America Must Prevent Another Tiananmen Square and Stand for a Free Hong Kong

Anti-government protesters leave after their protest shut down the airport in Hong Kong, China, August 12, 2019. (Thomas Peter/Reuters)
China, despite its pledges, is moving to consume the city and squelch protests. Congress must pass the Hong Kong Human Rights and Democracy Act.

As protests against Communist China continue in Hong Kong, the United States may want to recall a well-known fable, “The Scorpion and the Frog.” In this tale, the scorpion asks the frog to carry him across a stream, and the frog asks, “How do I know you won’t sting me?” The scorpion gives assurances, “Because if I do, I will die, too.” So the two set out across the water, with the scorpion riding on the frog’s back. But midway through the river, the scorpion stings the frog. When the frog asks why the scorpion broke his promise, the scorpion replies, “Because it’s my nature.”

Beijing has stung Hong Kong, repeatedly. It has violently broken its pledge under the framework of One Country, Two Systems, as Hong Kongers desperately try to protect their city from being consumed by China. It is now unclear whether a free Hong Kong can survive.

This was never supposed to happen. When the British negotiated the handover of Hong Kong to Beijing in 1984 under the Sino-British Joint Declaration, China promised to grant the city autonomy. It was agreed that the Chinese Communist Party’s socialist economic and political system would not be practiced in Hong Kong. Residents of the semi-autonomous region would have democratic freedoms, including “freedom of speech, of the press and publication; freedom of association, of assembly; of procession and of demonstration.”

But since making these promises, the Chinese Communist Party has gradually imposed its controls to make politics and economics in Hong Kong look more like politics and economics in Beijing: less free and less fair. Long the proof that Chinese nationals were capable of self-government in contradiction to statements by Beijing, a free Hong Kong is now in danger of dying. Note that Hong Kong booksellers who offered books banned in China have disappeared, and that pro-democracy activists have been jailed, and that all pro-democracy candidates running for office have been disqualified.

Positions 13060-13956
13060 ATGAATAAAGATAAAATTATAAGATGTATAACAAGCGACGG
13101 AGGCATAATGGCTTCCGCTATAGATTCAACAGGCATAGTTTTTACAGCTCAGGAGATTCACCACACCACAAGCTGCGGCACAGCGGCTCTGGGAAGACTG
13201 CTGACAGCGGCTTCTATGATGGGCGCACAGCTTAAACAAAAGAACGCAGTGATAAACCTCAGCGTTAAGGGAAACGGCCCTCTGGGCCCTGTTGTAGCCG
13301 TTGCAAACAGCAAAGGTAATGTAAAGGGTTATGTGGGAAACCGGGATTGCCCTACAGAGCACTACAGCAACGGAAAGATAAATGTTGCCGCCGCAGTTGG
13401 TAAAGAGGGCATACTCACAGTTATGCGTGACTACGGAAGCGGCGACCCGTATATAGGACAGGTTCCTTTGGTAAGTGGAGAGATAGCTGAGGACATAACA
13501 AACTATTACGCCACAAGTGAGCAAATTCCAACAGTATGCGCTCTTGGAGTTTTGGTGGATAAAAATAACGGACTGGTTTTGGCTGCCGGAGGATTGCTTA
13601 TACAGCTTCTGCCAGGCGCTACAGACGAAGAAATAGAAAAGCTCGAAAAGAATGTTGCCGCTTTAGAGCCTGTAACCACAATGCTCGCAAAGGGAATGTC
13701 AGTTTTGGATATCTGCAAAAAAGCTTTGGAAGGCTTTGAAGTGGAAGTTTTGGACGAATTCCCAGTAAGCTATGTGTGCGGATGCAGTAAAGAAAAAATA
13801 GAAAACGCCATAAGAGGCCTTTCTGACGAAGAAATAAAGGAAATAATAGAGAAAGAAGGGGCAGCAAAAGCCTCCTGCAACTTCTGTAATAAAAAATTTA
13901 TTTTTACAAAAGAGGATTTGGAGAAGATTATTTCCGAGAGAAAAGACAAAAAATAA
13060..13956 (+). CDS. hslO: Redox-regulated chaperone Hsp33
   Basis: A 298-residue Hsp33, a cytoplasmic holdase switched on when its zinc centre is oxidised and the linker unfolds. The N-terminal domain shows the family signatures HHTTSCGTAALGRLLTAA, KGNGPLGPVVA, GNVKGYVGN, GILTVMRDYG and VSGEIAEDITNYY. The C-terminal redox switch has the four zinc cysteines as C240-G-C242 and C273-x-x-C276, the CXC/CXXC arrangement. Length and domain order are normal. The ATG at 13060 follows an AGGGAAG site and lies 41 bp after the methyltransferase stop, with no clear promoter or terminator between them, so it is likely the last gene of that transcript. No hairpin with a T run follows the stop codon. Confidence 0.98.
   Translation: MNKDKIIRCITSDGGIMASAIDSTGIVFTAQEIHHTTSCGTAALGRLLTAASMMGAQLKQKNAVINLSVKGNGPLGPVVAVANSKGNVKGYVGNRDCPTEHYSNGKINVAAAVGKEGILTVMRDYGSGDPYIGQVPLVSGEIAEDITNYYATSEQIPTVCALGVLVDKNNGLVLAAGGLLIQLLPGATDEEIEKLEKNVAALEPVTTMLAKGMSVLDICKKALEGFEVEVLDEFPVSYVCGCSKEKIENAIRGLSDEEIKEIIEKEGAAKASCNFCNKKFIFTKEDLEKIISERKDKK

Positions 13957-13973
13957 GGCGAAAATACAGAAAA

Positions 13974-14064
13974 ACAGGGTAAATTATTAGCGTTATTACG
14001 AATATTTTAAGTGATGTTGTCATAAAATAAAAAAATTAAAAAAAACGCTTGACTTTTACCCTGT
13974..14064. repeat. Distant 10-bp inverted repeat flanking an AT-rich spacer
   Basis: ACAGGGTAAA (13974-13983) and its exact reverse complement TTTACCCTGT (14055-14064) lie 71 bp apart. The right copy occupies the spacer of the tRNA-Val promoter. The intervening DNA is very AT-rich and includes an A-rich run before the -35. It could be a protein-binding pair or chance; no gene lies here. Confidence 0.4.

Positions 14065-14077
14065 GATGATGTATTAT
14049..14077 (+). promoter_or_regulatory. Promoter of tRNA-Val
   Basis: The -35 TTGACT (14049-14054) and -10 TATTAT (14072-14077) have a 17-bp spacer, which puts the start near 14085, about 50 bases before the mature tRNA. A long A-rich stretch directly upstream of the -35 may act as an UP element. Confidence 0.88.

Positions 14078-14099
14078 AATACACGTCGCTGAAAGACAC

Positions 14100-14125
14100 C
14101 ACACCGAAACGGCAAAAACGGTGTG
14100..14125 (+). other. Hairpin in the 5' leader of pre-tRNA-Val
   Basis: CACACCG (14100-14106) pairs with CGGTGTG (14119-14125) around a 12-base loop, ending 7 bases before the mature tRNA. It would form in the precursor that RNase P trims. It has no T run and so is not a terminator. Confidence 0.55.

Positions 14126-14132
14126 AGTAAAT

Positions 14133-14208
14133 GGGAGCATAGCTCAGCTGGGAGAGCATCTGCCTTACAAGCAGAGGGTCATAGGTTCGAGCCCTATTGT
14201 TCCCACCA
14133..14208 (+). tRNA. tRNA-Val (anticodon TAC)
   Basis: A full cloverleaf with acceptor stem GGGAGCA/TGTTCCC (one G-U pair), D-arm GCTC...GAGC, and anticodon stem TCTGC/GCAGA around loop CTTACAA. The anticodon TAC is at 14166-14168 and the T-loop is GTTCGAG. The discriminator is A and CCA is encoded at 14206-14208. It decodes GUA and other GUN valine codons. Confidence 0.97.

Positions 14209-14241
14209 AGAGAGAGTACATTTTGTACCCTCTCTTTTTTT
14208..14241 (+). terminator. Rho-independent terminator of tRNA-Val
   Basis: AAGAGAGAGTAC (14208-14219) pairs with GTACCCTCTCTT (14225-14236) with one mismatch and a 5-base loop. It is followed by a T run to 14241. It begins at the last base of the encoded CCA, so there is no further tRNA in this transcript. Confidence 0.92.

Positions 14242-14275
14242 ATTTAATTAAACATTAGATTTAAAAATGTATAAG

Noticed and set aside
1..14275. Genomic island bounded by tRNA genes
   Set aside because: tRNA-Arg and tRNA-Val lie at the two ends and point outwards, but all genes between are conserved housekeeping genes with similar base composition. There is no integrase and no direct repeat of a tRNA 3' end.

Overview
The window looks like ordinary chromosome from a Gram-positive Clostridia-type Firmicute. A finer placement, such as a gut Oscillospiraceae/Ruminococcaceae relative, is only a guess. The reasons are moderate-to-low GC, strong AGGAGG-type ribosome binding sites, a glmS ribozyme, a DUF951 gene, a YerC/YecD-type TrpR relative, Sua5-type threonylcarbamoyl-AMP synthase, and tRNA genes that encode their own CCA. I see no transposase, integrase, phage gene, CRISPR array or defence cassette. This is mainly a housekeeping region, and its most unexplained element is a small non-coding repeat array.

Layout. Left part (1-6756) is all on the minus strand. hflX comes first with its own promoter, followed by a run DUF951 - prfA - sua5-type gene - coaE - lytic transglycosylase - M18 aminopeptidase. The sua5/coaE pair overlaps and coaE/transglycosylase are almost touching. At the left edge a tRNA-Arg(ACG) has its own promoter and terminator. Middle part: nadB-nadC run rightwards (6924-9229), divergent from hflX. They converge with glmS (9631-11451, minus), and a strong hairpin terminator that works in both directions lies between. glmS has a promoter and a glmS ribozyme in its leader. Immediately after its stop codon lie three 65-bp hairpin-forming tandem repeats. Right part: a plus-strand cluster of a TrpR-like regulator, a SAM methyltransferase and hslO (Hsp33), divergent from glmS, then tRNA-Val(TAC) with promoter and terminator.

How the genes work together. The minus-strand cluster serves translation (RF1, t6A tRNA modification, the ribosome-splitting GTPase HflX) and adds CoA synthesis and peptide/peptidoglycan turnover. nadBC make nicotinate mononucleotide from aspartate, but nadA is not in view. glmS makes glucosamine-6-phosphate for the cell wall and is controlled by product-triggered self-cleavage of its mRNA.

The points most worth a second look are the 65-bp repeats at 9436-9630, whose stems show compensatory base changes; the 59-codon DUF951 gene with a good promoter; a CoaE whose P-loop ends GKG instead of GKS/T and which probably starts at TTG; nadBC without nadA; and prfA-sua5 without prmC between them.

Beijing’s actions have fomented many protests in Hong Kong over the years, but none on the scale of what has happened this year. With the Legislative Council controlled by pro-China parties, Chief Executive Carrie Lam — also vetted by Beijing — tried to push through legislation to extradite criminals for trial to China. This measure was a pretext to make dissidents “disappear” in China. China has no independent judiciary, so state extradition there means state-sanctioned kidnapping. And so the people of Hong Kong rose up.

Do you hear the people sing? They are louder than ever before. In 2003, half a million residents took to the streets to fight legislation that would have punished citizens for speaking out against Beijing. In 2014, more than 100,000 people participated in the “Umbrella Movement” protests to stop China from interfering in the city’s elections and securing pro-China candidates. And now, the protests against the extradition law have been the largest and most unified since the handover in 1997, bringing over 2 million people — a quarter of the population — to the streets.